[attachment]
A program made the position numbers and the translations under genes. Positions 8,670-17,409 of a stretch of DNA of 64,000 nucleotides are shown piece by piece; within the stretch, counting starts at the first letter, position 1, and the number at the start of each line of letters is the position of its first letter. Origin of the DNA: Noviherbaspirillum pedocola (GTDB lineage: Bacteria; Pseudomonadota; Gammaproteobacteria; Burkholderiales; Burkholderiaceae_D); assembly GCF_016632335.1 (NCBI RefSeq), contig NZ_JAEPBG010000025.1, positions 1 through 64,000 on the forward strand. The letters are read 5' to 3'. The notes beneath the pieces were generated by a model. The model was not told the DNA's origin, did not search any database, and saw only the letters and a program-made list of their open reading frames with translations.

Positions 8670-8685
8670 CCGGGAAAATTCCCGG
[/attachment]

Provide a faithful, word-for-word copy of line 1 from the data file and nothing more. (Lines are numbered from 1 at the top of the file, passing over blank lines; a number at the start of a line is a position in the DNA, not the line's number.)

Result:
A program made the position numbers and the translations under genes. Positions 8,670-17,409 of a stretch of DNA of 64,000 nucleotides are shown piece by piece; within the stretch, counting starts at the first letter, position 1, and the number at the start of each line of letters is the position of its first letter. Origin of the DNA: Noviherbaspirillum pedocola (GTDB lineage: Bacteria; Pseudomonadota; Gammaproteobacteria; Burkholderiales; Burkholderiaceae_D); assembly GCF_016632335.1 (NCBI RefSeq), contig NZ_JAEPBG010000025.1, positions 1 through 64,000 on the forward strand. The letters are read 5' to 3'. The notes beneath the pieces were generated by a model. The model was not told the DNA's origin, did not search any database, and saw only the letters and a program-made list of their open reading frames with translations.